convinced he looks familiar, and yet, so eternal he could as easily
be biblical as contemporary. I resonate to his ephemeral pathos, the
trap of having to live in a body. I see it articulated in the tension
of his naked shoulders,
and his too bright stare of recognition.
I began this painting, I told him, I need to find the commitment
within you that I find within myself to be able to paint you.
turns to me, now. Its how I find the truth when I paint
feel my hackles rising. The truth?
one-on-one conversation...about love.
suddenly flash on Kierkegaards admonition, that the crowd
is untruth a concept that has apparently been waiting submerged,
since my glory days in Philosophy 101, for this very Sunday to
hit me upside the head, and say Now do you get it?
certainly didnt learn to think this way in art school, I
my heart was a great facilitator for wisdom. And I knew enough to trust
my heart. I learned my truest friend and mentor was within.
the less, shes had wonderful training. After a brief stint at
the University of Illinois, she enrolled at the American Academy of
Art in Chicago. She studied there for the next five years and traveled
back and forth to Europe, producing a body of work, having shows, getting
into galleriesin short, living her life as a fine artist. But
one day, I looked at what I was producing and realized my style was
getting in the way of my art.
just thrown me another curve, but before I can react she continues,
When I speak of realism I speak of something pure, something true.
You have to become transparent to be able to see what has been, and
what is, and what will beas a way of seeing the whole.
this time, Micheles work was being shown, and shed won a
number of prestigious awards including two successive Society of Illustrators
Exhibition Awards and Best of Show at the National Portrait Seminar
International Competition. But in 1988, she enrolled at the Atelier
Lack, Studio of Fine Arts in Minneapolis where she was brought into
the French Classical tradition and taught how to see, How to strike
that balance between the heart and the head, how to engage in the kind
of probing that leads to transparency, that allows one to see beauty
in its clearest form.
the craft itself? I ask.
is the tool. The fingers of the tradition. It links you to history,
but your aspirations must be very specific.
Im walking a journey Ive never known domesticity.
When Jim and I came back from Florence with our daughter, Olivia, we
learned that I was pregnant again, and chose to stay in the States to
give birth. We decided to move here from Chicago, where Olivia was born,
to a place that promised to provide a culturally inspiring environment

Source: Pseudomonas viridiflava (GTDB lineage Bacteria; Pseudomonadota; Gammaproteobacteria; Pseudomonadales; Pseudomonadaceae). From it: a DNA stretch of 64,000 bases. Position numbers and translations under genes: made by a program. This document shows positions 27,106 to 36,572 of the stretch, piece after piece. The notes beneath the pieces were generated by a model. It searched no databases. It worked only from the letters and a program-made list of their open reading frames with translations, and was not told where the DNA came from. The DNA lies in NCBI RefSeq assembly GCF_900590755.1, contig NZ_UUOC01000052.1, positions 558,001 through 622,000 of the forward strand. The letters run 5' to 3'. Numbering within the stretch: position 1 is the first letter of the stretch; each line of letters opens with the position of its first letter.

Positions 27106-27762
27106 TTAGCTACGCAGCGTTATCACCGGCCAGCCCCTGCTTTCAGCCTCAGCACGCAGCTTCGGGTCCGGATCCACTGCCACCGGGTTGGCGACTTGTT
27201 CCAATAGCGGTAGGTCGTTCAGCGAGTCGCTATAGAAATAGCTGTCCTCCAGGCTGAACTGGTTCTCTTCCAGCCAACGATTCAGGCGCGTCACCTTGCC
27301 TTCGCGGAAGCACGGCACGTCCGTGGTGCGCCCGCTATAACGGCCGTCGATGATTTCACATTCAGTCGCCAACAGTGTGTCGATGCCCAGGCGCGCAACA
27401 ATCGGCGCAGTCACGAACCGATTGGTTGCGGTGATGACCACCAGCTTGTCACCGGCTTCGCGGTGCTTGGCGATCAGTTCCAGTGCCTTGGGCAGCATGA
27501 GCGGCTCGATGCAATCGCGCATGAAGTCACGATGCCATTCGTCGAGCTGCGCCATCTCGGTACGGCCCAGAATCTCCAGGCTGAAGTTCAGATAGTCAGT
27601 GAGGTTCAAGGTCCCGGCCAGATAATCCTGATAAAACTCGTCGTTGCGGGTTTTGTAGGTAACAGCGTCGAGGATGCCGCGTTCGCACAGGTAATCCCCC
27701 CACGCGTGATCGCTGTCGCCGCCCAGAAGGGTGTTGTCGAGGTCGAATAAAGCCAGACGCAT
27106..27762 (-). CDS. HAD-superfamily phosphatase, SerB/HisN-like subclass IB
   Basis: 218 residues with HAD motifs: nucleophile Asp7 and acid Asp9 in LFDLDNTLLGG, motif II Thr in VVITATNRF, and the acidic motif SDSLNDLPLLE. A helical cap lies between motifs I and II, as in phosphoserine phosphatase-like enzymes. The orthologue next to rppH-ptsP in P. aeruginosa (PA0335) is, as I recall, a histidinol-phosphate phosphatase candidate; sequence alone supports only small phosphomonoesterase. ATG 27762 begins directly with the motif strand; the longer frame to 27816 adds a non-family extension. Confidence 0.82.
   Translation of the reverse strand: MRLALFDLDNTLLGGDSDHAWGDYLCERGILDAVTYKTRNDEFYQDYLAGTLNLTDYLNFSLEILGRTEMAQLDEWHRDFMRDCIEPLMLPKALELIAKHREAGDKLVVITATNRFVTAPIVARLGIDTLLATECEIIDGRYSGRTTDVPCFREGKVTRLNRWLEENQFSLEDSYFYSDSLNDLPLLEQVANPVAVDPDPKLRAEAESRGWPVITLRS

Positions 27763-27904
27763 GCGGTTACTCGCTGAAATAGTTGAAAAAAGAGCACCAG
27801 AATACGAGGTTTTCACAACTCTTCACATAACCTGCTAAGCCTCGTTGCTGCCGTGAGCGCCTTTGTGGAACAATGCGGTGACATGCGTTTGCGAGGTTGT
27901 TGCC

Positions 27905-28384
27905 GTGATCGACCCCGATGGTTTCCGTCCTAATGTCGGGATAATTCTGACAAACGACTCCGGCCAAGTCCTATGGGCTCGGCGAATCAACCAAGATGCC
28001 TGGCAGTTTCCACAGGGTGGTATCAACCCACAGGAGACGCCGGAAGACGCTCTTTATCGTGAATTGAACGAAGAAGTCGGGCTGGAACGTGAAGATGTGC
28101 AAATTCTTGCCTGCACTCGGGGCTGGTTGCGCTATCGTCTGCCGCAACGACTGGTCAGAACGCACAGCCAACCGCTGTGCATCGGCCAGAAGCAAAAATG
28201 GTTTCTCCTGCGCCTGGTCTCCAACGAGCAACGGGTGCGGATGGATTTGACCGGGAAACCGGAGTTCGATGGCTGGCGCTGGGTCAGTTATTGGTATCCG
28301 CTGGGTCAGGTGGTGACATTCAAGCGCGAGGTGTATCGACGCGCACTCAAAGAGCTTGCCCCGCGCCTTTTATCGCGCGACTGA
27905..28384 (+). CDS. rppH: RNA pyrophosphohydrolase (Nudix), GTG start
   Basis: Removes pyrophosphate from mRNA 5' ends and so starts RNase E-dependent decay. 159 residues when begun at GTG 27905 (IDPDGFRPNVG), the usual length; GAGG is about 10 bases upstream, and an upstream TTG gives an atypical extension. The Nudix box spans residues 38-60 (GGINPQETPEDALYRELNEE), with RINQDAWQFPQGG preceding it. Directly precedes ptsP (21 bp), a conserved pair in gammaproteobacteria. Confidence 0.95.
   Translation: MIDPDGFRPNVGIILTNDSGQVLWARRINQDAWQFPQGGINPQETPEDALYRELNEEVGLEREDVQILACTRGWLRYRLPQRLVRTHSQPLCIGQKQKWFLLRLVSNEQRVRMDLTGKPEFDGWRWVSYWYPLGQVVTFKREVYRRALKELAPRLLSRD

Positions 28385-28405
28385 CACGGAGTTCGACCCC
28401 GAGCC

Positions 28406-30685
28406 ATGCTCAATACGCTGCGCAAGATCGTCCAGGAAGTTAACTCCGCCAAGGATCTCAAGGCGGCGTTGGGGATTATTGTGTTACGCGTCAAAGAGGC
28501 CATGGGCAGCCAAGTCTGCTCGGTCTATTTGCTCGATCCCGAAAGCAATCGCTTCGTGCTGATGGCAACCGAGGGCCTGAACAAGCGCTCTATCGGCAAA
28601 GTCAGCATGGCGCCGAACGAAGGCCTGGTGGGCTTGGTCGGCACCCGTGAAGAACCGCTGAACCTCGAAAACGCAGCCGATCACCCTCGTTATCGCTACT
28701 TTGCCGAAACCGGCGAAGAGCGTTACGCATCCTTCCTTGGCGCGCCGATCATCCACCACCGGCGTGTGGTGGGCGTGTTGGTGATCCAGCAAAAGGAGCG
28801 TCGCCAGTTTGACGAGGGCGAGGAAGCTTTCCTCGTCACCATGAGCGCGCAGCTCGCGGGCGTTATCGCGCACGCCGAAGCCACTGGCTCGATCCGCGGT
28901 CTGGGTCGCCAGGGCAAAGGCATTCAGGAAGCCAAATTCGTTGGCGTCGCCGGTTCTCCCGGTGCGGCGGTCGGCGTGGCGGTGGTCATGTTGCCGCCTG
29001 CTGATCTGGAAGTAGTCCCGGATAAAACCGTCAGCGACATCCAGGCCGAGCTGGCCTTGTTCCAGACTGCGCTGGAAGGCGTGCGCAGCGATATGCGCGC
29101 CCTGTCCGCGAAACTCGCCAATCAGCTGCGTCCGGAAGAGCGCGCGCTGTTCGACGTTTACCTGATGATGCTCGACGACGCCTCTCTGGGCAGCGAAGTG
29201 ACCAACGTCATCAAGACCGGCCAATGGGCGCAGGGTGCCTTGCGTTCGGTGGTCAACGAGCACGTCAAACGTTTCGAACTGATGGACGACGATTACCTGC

for the children and ourselves as artists. A month after arriving
in Asheville, Maria Isabella (Bella)was born.
Michele and her husband, Jim Ostland, also a classically trained painter,
have started their own atelier, to bring a classical foundation to children
and to introduce the possibilities to the adults, who are interested
in learning to see and articulate nature truthfully and equip them with
the tools to do creative work.
addition, since the birth of their daughters, who are now 7 and 5 years
old, Michele and Jim have accepted portrait commissions, which has enabled
them to provide a stable environment and to continue evolving within
their craft. Not surprisingly, their work has been a strong response
to their talent. For Michele, the reward is seeing a window start to
open, that will allow her to pursue her personal work.
look forward to returning to the place where I may respond to the inspiration
within me with complete abandonment, and allow my heart, with the voice
as an artist, to find the means to dance with the Divine on canvas.
To be an artist you are a part of life speaking of itself.
portfolios of Michele Mitchell and Jim Ostlund may be seen by appointment
at the Art Atelier, 375 Depot Street in Asheville. For more information
about the Art Atelier, they may be contacted at theartatelier.com.
is a freelance financial writer, specializing in institutional finance.
Her articles are published in financial trade journals all over the
world. But dont bother to GOOGLE her; theyre all credited
to the executives who employ her. A former ad agency president and enthusiastic
participant of life on the New York fast track, she moved to Asheville
in 2002 with her sculptor husband, Robert Winkler. A mother of three,
a grandmother of four, and the author of three screenplays, she is dealing
with her culture shock by writing a North/South novel under her own